Employees should be warned that any request or communication that comes without notice or verification could be a deepfake. Training should encourage employees to seek confirmation for any suspicious or urgent requests that are made without prior notice. Employers should expect that cybercriminals wielding deepfake technology will create deepfakes of high level company officers. Because of this, employees should be informed that seeking to verify a request from a high-level company employee will not result in disciplinary action. Training should also include tips on identifying deepfakes and perhaps go as far as designating an employee or department responsible for receiving and reviewing potential deepfake activity.
You should also consider developing a role at your company for a media professional to monitor your company’s social media and online presence. This person should be trained on the identification and response to deepfakes that could be used to tarnish your company’s reputation or spread false information. Quick identification of and action against deepfakes targeting your company may stop a viral scandal.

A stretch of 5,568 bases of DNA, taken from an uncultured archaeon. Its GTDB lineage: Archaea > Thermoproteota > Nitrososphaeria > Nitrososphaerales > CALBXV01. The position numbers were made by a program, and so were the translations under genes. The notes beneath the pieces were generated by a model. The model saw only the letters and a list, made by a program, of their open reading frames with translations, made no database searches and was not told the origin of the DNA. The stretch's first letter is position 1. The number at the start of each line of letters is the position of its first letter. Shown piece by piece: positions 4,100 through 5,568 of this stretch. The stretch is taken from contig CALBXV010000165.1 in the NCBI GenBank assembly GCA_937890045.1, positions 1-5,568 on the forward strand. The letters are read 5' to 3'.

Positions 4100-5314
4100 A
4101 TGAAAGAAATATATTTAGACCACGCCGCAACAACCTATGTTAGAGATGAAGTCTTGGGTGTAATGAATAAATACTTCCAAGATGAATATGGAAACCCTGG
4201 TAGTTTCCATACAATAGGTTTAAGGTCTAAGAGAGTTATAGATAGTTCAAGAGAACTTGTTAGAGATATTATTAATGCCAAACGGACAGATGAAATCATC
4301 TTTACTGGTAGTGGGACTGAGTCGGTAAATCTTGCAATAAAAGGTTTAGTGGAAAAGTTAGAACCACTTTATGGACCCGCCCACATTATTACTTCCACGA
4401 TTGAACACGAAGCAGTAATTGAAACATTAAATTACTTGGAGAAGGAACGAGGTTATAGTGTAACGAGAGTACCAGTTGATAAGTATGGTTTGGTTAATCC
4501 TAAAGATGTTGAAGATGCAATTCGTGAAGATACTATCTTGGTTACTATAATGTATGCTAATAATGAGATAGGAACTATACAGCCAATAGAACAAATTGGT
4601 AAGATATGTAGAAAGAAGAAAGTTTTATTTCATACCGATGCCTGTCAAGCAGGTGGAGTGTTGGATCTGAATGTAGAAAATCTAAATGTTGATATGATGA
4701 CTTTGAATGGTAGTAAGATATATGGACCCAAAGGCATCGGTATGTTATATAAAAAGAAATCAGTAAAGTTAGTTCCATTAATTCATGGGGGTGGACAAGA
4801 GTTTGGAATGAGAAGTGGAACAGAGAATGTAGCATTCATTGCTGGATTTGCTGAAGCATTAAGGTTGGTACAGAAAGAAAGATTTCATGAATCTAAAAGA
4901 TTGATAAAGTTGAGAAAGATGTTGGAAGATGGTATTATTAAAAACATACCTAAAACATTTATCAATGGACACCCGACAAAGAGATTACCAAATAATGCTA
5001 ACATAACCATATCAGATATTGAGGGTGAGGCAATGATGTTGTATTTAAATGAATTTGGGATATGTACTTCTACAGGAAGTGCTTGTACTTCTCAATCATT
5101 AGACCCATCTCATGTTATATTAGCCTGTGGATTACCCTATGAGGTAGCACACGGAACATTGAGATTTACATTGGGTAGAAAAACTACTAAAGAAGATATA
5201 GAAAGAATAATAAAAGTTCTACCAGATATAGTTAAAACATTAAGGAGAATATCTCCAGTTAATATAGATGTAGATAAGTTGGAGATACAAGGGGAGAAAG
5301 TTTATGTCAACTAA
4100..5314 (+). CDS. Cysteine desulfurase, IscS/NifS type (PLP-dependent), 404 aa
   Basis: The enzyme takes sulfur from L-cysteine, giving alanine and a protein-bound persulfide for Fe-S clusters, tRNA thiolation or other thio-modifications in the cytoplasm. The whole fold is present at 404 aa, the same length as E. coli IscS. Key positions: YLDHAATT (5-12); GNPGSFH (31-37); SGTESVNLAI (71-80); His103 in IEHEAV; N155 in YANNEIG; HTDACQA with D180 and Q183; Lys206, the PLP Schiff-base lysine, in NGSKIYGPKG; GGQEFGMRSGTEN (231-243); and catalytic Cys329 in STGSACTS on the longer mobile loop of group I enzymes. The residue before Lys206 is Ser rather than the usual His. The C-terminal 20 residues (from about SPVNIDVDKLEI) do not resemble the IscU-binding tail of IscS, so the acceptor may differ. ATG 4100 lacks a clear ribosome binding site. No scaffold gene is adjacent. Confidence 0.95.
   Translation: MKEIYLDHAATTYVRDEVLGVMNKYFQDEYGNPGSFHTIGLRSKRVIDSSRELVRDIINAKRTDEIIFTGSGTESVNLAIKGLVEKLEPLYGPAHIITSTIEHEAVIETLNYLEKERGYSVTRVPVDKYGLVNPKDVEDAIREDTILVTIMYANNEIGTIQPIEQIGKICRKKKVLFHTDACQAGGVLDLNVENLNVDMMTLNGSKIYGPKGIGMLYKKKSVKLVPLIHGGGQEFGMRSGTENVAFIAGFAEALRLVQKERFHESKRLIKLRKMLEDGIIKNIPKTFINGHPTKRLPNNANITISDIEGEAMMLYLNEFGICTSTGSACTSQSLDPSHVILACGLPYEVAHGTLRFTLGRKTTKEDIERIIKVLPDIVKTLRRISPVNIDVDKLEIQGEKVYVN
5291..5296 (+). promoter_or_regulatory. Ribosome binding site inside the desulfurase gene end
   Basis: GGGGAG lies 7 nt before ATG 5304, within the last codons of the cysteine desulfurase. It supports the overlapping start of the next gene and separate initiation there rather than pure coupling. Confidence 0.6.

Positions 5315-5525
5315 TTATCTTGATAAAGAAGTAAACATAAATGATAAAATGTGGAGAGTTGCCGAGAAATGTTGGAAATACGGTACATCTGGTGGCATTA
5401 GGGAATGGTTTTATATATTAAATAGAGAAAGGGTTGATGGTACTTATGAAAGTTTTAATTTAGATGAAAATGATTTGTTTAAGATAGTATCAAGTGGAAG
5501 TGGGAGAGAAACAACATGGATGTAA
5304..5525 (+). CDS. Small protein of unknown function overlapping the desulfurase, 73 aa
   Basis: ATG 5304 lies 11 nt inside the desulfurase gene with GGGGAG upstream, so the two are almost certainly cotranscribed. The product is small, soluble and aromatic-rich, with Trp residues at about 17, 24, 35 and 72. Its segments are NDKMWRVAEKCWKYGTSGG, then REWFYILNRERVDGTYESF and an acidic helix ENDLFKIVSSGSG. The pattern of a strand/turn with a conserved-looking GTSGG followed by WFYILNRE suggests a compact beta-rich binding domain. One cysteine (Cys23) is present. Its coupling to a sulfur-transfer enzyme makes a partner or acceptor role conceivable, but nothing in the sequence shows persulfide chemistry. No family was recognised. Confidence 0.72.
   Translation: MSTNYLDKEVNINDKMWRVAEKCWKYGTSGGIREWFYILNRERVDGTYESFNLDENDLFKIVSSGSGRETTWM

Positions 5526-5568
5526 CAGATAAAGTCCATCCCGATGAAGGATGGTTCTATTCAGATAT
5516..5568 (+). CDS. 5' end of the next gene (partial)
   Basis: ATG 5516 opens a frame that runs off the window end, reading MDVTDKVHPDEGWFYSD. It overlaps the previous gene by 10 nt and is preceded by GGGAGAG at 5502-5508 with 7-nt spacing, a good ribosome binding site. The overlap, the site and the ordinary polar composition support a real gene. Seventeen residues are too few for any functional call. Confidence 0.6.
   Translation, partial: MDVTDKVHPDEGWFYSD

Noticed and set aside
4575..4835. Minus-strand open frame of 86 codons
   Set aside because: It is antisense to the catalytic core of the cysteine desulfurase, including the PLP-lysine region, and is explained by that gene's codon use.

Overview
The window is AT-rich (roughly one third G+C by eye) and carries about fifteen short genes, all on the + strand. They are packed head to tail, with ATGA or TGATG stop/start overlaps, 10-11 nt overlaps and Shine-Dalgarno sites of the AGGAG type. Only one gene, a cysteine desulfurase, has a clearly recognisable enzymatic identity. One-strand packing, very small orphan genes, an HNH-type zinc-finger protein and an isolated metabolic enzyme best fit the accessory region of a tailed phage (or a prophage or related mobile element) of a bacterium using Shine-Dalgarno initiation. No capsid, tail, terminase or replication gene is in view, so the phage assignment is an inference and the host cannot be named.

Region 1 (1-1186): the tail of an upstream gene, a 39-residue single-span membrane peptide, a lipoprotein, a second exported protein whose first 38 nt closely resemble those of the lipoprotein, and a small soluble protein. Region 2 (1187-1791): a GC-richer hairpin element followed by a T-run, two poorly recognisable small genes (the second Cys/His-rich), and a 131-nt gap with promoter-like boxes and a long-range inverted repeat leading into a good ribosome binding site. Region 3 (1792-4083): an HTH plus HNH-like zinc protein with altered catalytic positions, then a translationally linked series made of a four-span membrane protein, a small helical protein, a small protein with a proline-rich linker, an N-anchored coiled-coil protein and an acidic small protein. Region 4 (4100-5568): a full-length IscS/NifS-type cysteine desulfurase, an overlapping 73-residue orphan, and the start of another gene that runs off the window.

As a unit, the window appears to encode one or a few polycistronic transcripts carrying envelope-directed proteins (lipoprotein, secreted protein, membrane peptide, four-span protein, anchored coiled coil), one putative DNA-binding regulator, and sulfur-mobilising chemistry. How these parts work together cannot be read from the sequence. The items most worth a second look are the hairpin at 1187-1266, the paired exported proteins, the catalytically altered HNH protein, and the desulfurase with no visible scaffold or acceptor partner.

In addition to guarding against the threats posed by deepfakes, human resources employees need to be specially trained in considering the possibility of deepfakes for all employee discipline based on media that is susceptible to manipulations or deepfake technology.
Deepfake technology is constantly evolving. Deepfakes that may not have been convincing even a year ago are now more realistic and easier to make – and the technology is going to keep improving. Creating a deepfake cybersecurity policy and training employees on the dangers of deepfakes may save your company significant costs and loss of reputation.
Remember the employee that wired company funds to an off-shore account? With proper training, that employee would have been better equipped to question whether that request was a deepfake. If he had sought independent verification of the request, he could have saved the company millions of dollars. Don’t let your company be the next deepfake cautionary tale.